System Replacement Assumptions

I am in the middle of my umpteenth system replacement project.  There are some universal assumptions that are endemic to the user community in every system replacement project.  They are born of hope and frustration.  They are almost universal.

1) The new system will do everything the old one does, only better.
2) The new system will support all of my existing processes and procedures without significant change.
3) The new system will be faster that the old system.
4) The new system will have better data quality than the old system.
5) The new system will address ALL of the shortcomings of the old system.

If you have ever done one of these projects, you know.  They are assumptions that you must actively work against.  They require a constant stream of communication to dispel. I offer you my rationale for why they are never, ever, true.Continue Reading

Connecting the Boxes

2013 was the year that I finally decided to replace my ancient two channel sound system with a 5.1 channel home ads l520receiver1theater capable system. My old setup was very simple. A pair of ADS speakers that I had bought when I was in college (1981) and a Nakamichi receiver that I had bought shortly after I was married (1989 or so). I had other components, but most had been replaced with a cheap Blu-ray player that I “won” at a silent auction a few years back that played most of my CD’s. I still have a B&O turntable that is serviceable, but I rarely play my vinyl these days.Continue Reading

Planning Bug Fixes

Jason Yip posted recently about scheduling bug fixes. I liked what he had to say. He is a very thoughtful person. I wanted to extend his thoughts with my own…

1) Fixing bugs is unpredictable – you never know how many you will have or how long they will take to fix.

Defects in delivered code fall in to categories:


  • non-working new capabilities
  • usability issues
  • collateral damage to surrounding code

If your goal is to have a quality product, there is no way to prioritize these apart. They all need to be addressed. So this taxonomy or similar taxonomies usually do not give you reasonable leverage for prioritizing defects.

2) Usability issues can be prioritized based on time, risk and frequency

usability issues may be deferred:

  • if the usability issue does not add unacceptable business risk.
  • if the usability issue does not add an unreasonable amount of user time to a business process.
  • if the usability issue does not affect a frequently used feature or path that would generate an unacceptable support call volume.

3) Defects can be caused by poor code design, or less thoughtful implementation

Sometimes, the problem is that the new capability is not adequately supported by the current design. The developer ended up playing whack-a-mole with the issues because he couldn’t quite wrap enough duct tape or baling wire around it to get it to stay working. Sometimes the prior releases duct tape needed to be re-wrapped.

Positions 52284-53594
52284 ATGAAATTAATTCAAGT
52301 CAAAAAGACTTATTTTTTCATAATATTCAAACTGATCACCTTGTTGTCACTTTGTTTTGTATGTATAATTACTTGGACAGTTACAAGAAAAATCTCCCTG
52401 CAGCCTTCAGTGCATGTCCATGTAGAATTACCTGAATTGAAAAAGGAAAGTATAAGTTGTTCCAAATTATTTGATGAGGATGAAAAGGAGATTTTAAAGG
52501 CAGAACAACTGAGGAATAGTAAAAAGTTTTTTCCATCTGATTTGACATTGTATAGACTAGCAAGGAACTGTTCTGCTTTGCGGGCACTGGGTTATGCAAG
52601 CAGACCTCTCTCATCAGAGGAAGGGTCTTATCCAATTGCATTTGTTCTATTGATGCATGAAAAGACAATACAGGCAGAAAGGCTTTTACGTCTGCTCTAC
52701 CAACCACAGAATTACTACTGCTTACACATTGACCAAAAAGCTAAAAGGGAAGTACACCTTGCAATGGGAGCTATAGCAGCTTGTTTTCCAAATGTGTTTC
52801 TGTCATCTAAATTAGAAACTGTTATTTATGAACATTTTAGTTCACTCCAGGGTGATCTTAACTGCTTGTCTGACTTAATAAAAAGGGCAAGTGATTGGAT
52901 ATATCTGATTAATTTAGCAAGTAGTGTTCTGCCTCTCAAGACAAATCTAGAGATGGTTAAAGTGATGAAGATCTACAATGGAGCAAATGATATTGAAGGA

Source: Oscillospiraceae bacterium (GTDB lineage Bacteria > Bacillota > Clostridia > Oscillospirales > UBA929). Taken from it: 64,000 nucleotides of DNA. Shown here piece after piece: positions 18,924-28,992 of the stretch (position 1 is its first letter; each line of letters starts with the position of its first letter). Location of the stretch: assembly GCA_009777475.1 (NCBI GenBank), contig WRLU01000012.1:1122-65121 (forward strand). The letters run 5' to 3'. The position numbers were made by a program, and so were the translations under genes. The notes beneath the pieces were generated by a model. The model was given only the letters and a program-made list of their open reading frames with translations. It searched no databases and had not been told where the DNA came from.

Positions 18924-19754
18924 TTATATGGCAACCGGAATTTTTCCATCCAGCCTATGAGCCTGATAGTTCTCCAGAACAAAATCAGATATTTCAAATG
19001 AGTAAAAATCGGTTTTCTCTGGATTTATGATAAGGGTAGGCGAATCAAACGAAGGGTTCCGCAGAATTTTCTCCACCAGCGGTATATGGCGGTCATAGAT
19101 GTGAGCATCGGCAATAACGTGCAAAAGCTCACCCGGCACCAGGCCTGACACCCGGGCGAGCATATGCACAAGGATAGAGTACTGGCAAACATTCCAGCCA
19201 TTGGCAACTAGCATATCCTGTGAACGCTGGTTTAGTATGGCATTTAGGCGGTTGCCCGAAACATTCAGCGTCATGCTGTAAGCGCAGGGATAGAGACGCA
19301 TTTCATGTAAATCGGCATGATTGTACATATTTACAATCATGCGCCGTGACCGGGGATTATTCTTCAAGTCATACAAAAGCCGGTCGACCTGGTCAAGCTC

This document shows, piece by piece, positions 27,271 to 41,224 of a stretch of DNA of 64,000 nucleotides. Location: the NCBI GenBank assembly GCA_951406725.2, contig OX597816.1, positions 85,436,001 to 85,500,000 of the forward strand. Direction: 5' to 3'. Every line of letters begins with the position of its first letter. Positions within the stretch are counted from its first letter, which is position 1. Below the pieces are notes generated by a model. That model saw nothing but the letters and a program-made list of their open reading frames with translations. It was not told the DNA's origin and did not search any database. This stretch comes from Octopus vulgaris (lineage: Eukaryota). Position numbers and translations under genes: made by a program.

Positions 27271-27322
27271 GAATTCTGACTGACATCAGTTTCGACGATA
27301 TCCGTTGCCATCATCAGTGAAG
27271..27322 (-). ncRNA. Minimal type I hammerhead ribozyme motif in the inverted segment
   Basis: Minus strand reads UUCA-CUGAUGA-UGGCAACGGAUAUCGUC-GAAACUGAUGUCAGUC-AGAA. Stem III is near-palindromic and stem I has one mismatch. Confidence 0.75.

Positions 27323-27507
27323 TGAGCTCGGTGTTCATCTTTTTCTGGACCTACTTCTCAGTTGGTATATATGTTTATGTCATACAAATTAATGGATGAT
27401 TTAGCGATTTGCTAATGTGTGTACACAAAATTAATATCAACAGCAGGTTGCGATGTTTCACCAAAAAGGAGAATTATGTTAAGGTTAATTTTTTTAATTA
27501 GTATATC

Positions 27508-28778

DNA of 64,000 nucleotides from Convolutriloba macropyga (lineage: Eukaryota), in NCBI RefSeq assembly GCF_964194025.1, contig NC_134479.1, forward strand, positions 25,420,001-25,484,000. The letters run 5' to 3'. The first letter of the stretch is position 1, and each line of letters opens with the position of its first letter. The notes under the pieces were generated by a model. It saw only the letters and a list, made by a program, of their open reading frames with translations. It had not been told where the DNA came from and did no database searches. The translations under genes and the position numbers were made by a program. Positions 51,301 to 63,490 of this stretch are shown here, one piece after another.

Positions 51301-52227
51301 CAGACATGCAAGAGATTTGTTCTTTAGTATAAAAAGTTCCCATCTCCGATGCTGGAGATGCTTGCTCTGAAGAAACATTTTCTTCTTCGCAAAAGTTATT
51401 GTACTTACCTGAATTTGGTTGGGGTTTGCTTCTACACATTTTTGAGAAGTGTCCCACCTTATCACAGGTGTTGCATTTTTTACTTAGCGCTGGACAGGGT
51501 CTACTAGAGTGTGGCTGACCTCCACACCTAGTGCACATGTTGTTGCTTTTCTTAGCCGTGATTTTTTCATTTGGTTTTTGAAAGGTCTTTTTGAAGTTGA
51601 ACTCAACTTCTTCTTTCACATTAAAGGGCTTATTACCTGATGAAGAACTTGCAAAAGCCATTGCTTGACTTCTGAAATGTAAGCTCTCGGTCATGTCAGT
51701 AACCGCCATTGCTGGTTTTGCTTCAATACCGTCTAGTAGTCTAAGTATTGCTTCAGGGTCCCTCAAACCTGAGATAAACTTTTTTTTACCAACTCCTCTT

Other times, the problem is that the developer simply didn’t think through the implications of his design pattern or understand the usage scenarios deeply enough so his design was simply inadequate.

Still other times, the implementation was just plain sloppy, so it passes the happy path scenario, but fails most alternates or edge cases.

These defects all mean that the fix may take as long as the original implementation of the capability to correct. They can result in a story getting backed out of a sprint if they are found late.

4) sometimes the source of the defect report is an important determinant of priority.

Defect reports from key users or evangelists tend to get prioritized above those of testers or non-savvy users. Sometimes also defects reported by users who are know to have the ear of management also get prioritized, as a noise limiting mechanism.

5) Assuming all bugs reported represent defects. Sometimes testers and users report how they “thought” things would work or should work.

Many times a validation is necessary to ensure that all reported bugs are really defects. Sometimes reports are simply enhancement requests masquerading as defects. Other times the tester simply mistook a working feature for a defect because of how they had envisioned it working, or because they assumed (untrue) things about the solution. Often these types of defect reports are an indication of counter-intuitive design, other times they are just wishful thinking. We need to be very careful about working on these defects as they can add uncommitted scope to a sprint, and can add risk to the committed scope via collateral damage.

6) When you have enough time and resources, prioritization is not necessary.

The closer to the completion of a feature the testing (and bug reporting) is executed, the less prioritization is necessary. When testing is done the “day after” the feature is complete, we often have the luxury of working on defects in sequential order. When testing is done days or weeks after the feature is complete, we can end up with more defects than we can fix and a larger completed codebase to re-engineer if the defect is related to a design issue. The opportunities for thoughtful re-design are often long past, and we end up wrapping duct tape and baling wire around the feature to fix the defect. This is one way we accrue technical debt. Perhaps the sequence of our testing and user feedback activities relative to our development activities is as or more important to manage than the sequence of our defect remediation.